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5.1-5.2V power supply?

Posted: Sun Sep 16, 2012 3:05 am
by jeff
It seems that the Raspberry Pi requires at least 5.1 volts of power to allow ethernet, keyboard and mice, USB, HDMI, and the SD card to even function correctly, without crashing everything due to low voltage. Is it safe? I need an expert to answer this, preferably Gert van Loo. Thanks! :D

Re: 5.1-5.2V power supply?

Posted: Sun Sep 16, 2012 7:36 am
by obcd
I am not the expert, but I couldn't resist.
The Pi voltage is usualy referenced to as the TP1 - TP2 voltage.
When that voltage lies between 4.85 and 5.25V, your Pi should work normally.
There is no solid evidence that increasing the supply voltage above 4.85V improves stability or usb functionality.
The voltage that comes out of your supply adapter can get lower by 2 main factors:
1. The cable with the micro usb connector. Some have really thin wires with a 2 high resistance.
2. The Pi main polyfuse. Some of them also have a voltage drop between 0.2 - 0.3V
The current needed for connected usb devices also passes this fuse.
So connecting a 500mA usb device can overload that fuse.
To my understanding, they never really 100% recover.
Some 5V power adapters with micro usb connector are only intended to charge a cellphone and deliver a very unstable voltage. Some also can't deliver the current indicated on their label.
That's were most of the Pi supply confusion comes from.
For completeness, you also need to be aware of the fact that hotplugging an usb device can cause a small short voltage dip on the 5V supply rail. This dip can also interfer with the normal operation of the Pi (it can reset due to that.) Some supplies handle the situation of current change better than others. There is no way to know for sure if you will face those issues with your supply and usb devices.

Re: 5.1-5.2V power supply?

Posted: Sun Sep 16, 2012 2:19 pm
by johnbeetem
RasPi is supposed to work with any standard USB power supply, which deliver 5.0V +/- 5%, which is 4.75V to 5.25V. obcd gives a good summary of voltage drops from the Micro USB cable and polyfuse F3. A USB power supply of 5.1V is good so that it drops down to 4.9V or so inside RasPi.

What you actually need depends on your peripherals. Many peripherals use 3.3V parts internally, so RasPi's 5V0 just needs to be high enough to keep their 3.3V regulators happy. My own RasPi works fine down to 4.65V -- below that I start getting HDMI anomalies. However, YMMV as some peripherals may need more.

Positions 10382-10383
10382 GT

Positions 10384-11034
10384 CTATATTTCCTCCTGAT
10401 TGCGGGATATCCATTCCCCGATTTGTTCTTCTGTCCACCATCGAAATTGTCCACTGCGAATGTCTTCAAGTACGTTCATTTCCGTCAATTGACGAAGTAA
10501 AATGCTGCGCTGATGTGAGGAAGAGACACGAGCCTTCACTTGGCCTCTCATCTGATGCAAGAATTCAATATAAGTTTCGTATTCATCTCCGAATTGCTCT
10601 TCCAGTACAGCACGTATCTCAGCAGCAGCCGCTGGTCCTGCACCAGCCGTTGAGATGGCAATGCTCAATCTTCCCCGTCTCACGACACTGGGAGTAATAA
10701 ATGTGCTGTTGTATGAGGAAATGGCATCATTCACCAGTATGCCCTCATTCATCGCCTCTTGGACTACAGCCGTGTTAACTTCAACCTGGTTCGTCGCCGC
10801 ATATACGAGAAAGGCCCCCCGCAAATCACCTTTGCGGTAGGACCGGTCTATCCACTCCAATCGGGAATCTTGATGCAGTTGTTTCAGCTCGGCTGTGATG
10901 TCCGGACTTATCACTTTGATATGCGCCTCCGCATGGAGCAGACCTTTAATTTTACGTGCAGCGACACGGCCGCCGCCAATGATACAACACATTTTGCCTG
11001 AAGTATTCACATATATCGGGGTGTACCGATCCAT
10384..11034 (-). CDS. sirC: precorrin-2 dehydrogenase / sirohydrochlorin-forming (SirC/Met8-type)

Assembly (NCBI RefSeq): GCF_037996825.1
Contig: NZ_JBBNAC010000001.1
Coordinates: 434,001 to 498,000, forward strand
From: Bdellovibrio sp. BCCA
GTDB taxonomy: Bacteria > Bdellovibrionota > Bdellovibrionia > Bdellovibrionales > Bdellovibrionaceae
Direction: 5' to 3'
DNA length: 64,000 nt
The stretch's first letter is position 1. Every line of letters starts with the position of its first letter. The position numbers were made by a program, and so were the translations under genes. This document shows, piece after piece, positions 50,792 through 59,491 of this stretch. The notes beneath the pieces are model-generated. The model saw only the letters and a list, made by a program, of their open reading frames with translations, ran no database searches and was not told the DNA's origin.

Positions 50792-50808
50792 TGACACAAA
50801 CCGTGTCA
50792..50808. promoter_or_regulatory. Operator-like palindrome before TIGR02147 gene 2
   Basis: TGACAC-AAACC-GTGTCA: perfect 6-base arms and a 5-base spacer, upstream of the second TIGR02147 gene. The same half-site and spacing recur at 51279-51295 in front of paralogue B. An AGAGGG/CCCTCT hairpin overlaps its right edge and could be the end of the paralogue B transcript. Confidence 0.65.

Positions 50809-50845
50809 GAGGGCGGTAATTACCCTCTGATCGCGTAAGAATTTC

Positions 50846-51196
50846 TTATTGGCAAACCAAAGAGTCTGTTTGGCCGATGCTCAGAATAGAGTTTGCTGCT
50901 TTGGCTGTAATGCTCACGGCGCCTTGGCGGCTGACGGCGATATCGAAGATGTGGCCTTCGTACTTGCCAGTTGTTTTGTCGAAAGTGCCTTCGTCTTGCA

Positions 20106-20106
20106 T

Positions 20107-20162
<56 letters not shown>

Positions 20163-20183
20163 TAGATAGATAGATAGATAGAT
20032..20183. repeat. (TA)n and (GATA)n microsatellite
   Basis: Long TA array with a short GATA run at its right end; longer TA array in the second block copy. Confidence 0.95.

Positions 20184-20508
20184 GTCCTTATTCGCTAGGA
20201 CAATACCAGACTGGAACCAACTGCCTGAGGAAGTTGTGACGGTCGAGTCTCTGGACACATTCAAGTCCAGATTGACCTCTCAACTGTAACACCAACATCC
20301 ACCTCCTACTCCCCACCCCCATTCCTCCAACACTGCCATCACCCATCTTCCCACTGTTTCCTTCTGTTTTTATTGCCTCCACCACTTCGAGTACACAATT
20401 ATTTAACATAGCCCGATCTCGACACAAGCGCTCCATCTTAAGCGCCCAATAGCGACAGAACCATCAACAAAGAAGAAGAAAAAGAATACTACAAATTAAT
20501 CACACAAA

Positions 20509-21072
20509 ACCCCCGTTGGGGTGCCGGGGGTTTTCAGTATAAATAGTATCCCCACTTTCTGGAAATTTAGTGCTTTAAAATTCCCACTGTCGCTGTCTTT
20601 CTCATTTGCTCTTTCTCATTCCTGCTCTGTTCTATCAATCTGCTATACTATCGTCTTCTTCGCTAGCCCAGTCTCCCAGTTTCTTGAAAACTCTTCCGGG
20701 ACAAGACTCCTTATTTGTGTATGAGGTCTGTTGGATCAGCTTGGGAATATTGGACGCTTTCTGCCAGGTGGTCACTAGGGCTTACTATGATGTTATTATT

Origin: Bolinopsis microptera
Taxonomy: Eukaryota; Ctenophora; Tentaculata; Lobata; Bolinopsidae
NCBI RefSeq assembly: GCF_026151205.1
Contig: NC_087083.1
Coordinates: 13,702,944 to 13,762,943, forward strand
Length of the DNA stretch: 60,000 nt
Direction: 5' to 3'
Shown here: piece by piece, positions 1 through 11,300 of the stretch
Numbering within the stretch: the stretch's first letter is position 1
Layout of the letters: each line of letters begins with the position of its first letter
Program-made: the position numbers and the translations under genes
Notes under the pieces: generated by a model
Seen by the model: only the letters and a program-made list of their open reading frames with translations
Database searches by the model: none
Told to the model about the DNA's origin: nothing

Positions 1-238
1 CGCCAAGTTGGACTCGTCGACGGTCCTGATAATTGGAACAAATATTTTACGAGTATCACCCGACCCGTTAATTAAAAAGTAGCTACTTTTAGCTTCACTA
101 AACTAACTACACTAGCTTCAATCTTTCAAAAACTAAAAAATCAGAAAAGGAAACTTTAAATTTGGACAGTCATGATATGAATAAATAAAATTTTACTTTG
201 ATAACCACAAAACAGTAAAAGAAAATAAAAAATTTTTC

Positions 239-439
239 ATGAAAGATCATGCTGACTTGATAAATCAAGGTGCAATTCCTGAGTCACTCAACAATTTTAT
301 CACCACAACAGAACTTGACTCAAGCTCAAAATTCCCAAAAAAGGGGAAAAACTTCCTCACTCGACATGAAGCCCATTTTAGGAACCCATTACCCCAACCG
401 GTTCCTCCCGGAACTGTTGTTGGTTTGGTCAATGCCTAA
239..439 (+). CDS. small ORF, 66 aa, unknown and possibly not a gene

As long as your peripherals work, having a lower 5V0 is actually an advantage since the linear regulators will run cooler, especially 3.3V regulator RG2.

For more details on RasPi power, I recommend the RasPi Hardware wiki:

Re: 5.1-5.2V power supply?

Posted: Sun Sep 16, 2012 2:29 pm
by mahjongg
There is some truth in the OP's post.
In some cases (using the older rev1 board) with USB polyfuses (F1 & F2) that had previously been tripped, and so had even higher than normal resistance, the USB peripherals stood a better chance of getting a sufficiently high working voltage if the voltage on the PI (between TP1 and TP2) was a bit higher than normal.

But that is about the limit of it.

The PI itself does NOT need anything above 4.8 Volt, (and possible even a lot less) and is still happy with levels up to 5.25V. Power problems almost always existed (pre rev2 boards) because the USB peripherals didn't get enough Volts, not because the PI itself didn't get enough.

Re: 5.1-5.2V power supply?

Posted: Mon Sep 17, 2012 12:56 am
by jeff
So would a 5.25 volt power supply suit peripherals better or would a standard 5 volt supply work better? :?:

Re: 5.1-5.2V power supply?

Posted: Mon Sep 17, 2012 2:26 pm
by pinoccio
As stated in the posts earlier, every usb compliant device should work without any problems at up to 5.25V. If your peripherals draw more current than the PSU can provide, or the board (due to polyfuses etc.) or cable causes a voltage drop - you either have to supply more power, or fix/bypass the cause/s (replace polyfuses, use better cable, stronger PSU, powered hub...).
Check voltage on TP1&TP2. Anything below 4.75V will most probably cause problems, because it will be even less for the usb devices (if you have the board with polyfuses).
So you cannot go wrong here... Once your board has trouble caused by low voltage (like mine), this is the easiest and safe way to go. Just try another -reliable PSU, or make your own ;) And get a solid usb cable.
Here is my temporary/testing construction: I'm running it at 5.25V, but that's what the supply provides, TP1&TP2 say 4.82V. My plan for later is a (homemade) switched PSU with fine-tuned voltage and protection circuitry...